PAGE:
Perceived Early-Life Maternal Care and the Cortisol Response to Repeated Psychosocial Stress

Perceived Early-Life Maternal Care and the Cortisol Response to Repeated Psychosocial Stress

Perceived Early-Life Maternal Care and the Cortisol Response to Repeated Psychosocial Stress

Perceived Early-Life Maternal Care and the Cortisol Response to Repeated Psychosocial Stresss

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Référence bibliographique [10362]

Engert, Veronika, Efanov, Simona I., Dedovic, Katarina, Duchesne, Annie, Dagher, Alain et Pruessner, Jens C. 2010. «Perceived Early-Life Maternal Care and the Cortisol Response to Repeated Psychosocial Stress ». Journal of Psychiatry and Neuroscience, vol. 35, no 6, p. 370-377.

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Fiche synthèse

1. Objectifs


Intentions :
«In the current study, we investigated the influence of early life maternal care on single and repeated TSST [Trier Social Stress Test] exposure.» (p. 971)

Questions/Hypothèses :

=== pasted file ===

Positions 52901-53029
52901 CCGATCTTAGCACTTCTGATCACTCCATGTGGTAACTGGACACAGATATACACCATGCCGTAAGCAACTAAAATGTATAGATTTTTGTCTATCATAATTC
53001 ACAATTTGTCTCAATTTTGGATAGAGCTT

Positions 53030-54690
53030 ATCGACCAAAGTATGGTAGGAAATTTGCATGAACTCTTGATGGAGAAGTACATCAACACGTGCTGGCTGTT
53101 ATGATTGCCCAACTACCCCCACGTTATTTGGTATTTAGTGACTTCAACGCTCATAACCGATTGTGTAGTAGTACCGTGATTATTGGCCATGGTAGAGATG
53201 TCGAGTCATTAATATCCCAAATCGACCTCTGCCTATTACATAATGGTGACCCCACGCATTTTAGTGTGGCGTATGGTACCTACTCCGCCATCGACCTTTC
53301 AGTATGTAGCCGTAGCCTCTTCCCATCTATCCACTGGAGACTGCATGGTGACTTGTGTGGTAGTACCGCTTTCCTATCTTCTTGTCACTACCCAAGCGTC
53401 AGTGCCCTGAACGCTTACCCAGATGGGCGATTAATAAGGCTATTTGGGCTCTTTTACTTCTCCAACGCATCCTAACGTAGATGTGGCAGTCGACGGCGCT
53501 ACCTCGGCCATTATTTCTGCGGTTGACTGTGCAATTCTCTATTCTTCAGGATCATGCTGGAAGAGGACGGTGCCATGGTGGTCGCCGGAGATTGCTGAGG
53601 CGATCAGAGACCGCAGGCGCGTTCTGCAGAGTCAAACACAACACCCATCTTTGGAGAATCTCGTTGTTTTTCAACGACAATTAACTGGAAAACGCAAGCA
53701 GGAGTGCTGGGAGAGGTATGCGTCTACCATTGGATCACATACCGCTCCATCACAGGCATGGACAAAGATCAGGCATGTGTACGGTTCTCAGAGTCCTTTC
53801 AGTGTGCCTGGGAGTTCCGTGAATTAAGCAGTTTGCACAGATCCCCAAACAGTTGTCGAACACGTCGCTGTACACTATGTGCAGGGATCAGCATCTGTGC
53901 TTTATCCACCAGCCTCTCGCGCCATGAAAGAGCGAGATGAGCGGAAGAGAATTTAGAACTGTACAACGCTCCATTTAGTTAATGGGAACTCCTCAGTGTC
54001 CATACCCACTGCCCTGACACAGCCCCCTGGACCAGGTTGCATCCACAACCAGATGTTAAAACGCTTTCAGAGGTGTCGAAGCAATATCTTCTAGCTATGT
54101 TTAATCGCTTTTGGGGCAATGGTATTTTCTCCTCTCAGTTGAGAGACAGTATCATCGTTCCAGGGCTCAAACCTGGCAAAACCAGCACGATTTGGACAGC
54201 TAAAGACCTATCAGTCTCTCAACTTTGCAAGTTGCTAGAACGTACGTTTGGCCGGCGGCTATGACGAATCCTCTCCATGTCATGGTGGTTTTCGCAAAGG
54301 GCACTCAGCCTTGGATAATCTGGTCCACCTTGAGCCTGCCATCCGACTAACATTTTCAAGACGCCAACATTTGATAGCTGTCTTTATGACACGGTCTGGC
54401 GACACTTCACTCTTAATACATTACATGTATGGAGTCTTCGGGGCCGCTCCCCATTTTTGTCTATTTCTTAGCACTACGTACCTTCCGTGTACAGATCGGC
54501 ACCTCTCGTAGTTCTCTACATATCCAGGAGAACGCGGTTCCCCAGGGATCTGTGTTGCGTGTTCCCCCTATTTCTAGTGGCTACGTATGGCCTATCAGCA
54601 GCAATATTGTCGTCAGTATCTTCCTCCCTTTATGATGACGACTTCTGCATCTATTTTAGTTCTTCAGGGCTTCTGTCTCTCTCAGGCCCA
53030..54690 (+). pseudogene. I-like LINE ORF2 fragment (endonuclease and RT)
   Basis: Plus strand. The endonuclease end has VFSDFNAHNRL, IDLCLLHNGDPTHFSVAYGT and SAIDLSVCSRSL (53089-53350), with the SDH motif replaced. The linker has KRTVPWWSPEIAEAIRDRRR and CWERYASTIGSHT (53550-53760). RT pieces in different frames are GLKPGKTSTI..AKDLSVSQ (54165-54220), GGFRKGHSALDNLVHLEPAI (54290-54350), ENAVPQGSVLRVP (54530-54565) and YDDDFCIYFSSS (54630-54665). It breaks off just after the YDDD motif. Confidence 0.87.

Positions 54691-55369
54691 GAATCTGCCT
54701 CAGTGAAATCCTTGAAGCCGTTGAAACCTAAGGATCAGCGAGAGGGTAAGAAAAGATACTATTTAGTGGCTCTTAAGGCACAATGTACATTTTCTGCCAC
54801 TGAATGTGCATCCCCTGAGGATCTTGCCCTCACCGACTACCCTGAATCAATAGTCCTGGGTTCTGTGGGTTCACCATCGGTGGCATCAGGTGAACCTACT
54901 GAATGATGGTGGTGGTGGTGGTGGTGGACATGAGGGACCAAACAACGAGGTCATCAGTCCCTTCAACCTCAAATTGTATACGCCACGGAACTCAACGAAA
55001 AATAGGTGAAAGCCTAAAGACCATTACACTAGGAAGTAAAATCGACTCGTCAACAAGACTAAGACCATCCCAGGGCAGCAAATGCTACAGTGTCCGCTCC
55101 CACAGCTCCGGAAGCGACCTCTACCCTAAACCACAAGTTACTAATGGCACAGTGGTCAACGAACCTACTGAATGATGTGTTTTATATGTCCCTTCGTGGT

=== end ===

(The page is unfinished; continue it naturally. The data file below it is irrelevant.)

«[W]e expected the low maternal care group to show a continuously high cortisol response upon repeated stress exposure.» (p. 371)

2. Méthode


Échantillon/Matériau :
L’échantillon se compose de 63 jeunes adultes âgés entre 18 et 30 ans recrutés à partir d’un babillard électronique du site internet de l’Université McGill.

Instruments :
Questionnaires

Type de traitement des données :
Analyse statistique

3. Résumé


«In the past decade, a body of animal and human research has revealed a profound influence of early-life experiences, ranging from variations in parenting behaviour to severe adversity, on hypothalamic–pituitary–adrenal axis regulation in adulthood. In our own previous studies, we have shown how variations in early-life parental care influence the development of the hippocampus and modify the cortisol awakening response. [...] Controlling for the effect of sex, we found an inverted u-shaped relation between increasing levels of maternal care and cortisol stress responsivity. Specifically, overall and stress-induced cortisol levels went from below normal in the low maternal care, to normal in the medium care, back to below normal in the high maternal care groups. We found no group differences with respect to heart rate and subjective psychological stress measures. Whereas low and high maternal care groups exhibited similarly low endocrine stress responses, their psychological profiles were opposed with increased levels of depression and anxiety and decreased self-esteem in the low care group. [...] We discuss the potential significance of this dissociation between endocrine and psychological parameters with respect to stress vulnerability and resistance for each maternal care group.» (p. 370)
Note : Le stress intra et extra familial pendant l’enfance et l’adolescence est analysé dans l’article.